Sprint reportedly secures bank funding. Does this mean a T-Mobile bid?

Despite criticism from the FCC, it seems Sprint may be pushing ahead with a possible T-Mobile merger.

Lynn La/CNET

It appears that Sprint continues to lay the groundwork for its reported upcoming bid to buy T-Mobile US. According to Bloomberg, Sprint is said to have secured funding for debt arrangements with six banks.

Two of Sprint's executives, Chief Financial Officer Joe Euteneuer and Treasurer Greg Block, reportedly met with the banks to ensure financing structures and to discuss how much Sprint would need to borrow if it ultimately decides to bid on T-Mobile.

According to Bloomberg, T-Mobile's market value is roughly $24 billion and the company has $8.7 billion in net debt, which Sprint would presumably have to assume.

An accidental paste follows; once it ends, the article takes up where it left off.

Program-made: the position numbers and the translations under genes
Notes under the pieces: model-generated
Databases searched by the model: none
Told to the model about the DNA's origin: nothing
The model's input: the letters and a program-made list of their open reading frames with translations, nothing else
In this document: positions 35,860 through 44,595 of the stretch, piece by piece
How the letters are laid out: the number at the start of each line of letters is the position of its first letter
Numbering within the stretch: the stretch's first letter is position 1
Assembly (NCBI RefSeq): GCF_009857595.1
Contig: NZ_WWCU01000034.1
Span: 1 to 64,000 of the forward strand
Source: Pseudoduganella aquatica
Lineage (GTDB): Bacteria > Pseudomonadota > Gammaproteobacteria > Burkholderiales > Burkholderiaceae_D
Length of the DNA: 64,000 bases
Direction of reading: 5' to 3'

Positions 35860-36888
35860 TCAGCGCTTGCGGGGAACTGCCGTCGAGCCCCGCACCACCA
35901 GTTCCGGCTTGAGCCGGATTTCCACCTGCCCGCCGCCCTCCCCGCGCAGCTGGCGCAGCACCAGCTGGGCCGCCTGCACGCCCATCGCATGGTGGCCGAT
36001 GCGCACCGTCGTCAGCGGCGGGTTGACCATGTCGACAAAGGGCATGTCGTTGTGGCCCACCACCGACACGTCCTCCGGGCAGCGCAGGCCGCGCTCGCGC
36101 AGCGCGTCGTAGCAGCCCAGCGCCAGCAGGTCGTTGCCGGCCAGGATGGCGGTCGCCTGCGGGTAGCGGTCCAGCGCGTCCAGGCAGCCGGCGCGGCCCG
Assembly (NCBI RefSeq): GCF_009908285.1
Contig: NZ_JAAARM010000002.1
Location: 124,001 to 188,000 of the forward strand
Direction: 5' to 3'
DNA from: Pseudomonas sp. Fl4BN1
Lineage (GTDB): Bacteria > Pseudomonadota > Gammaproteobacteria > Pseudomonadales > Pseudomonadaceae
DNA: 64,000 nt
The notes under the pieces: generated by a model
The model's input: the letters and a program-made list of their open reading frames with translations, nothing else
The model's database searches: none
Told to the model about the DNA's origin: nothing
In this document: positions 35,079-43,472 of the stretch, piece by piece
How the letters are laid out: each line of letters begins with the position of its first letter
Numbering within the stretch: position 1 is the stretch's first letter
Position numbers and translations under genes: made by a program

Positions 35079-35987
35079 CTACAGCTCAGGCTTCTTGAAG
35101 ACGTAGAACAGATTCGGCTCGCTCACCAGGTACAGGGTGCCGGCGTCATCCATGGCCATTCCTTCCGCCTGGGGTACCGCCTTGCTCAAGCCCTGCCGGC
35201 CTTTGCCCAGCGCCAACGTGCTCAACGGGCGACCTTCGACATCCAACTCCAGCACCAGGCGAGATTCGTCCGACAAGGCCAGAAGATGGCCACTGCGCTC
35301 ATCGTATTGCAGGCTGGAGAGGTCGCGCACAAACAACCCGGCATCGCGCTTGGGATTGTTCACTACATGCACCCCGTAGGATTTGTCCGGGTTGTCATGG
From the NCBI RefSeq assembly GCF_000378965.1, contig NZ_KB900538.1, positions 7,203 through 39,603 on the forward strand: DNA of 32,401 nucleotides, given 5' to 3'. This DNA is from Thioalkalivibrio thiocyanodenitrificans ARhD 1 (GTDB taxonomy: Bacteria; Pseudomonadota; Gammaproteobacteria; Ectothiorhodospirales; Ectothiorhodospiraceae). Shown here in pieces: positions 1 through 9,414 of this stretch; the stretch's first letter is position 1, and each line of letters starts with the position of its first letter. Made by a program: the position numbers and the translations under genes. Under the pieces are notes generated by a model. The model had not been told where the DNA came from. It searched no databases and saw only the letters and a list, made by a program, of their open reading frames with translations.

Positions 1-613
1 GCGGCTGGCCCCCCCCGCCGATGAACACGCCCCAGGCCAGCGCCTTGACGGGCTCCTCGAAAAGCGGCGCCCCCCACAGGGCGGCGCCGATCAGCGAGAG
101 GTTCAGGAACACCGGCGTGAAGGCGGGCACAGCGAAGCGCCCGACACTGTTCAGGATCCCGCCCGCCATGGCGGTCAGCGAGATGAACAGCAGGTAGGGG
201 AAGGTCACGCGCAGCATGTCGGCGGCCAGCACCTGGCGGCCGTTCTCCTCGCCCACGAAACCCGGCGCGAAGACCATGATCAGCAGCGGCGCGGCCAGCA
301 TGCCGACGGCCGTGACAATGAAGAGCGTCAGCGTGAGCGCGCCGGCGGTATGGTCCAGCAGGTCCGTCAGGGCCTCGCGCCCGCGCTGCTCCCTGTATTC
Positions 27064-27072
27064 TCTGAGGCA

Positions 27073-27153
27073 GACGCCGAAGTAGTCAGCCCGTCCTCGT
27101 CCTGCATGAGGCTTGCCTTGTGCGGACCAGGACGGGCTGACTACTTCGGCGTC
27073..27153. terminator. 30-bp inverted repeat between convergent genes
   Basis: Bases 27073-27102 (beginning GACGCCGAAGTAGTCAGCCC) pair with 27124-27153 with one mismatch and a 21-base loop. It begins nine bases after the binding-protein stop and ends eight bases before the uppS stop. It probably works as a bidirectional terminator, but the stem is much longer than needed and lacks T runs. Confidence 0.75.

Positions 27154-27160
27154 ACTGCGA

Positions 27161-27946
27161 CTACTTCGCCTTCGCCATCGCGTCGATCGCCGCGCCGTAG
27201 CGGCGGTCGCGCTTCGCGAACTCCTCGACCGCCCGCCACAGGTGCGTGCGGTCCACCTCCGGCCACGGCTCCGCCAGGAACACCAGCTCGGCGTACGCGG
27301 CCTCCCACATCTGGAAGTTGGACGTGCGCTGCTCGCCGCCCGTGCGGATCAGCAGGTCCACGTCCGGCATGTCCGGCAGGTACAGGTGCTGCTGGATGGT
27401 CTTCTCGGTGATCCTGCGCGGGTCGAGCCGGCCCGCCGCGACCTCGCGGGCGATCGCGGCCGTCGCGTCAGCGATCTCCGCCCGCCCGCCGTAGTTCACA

Sprint has yet to make an official merger offer to T-Mobile, but speculation abounds that the company will float such an idea within the next couple of months. Sprint and T-Mobile have both argued that a merger would create a larger No. 3 carrier that could more effectively compete against AT&T and Verizon Wireless.

However, several lawmakers and regulators, including the Federal Communications Commission, have indicated that any overtures on Sprint's part may be met with heavy criticism and could eventually end in a merger denial.

This isn't the first time T-Mobile has been involved in outcry over a possible wireless merger. AT&T offered to acquire T-Mobile in 2011, only to have the deal turned back by regulators.

According to Bloomberg, the banks that Sprint is said to have met with are Goldman Sachs, Citigroup, JPMorgan Chase, Mizuho Financial Group, Bank of America, and Deutsche Bank.

When contacted by CNET, Sprint declined to comment.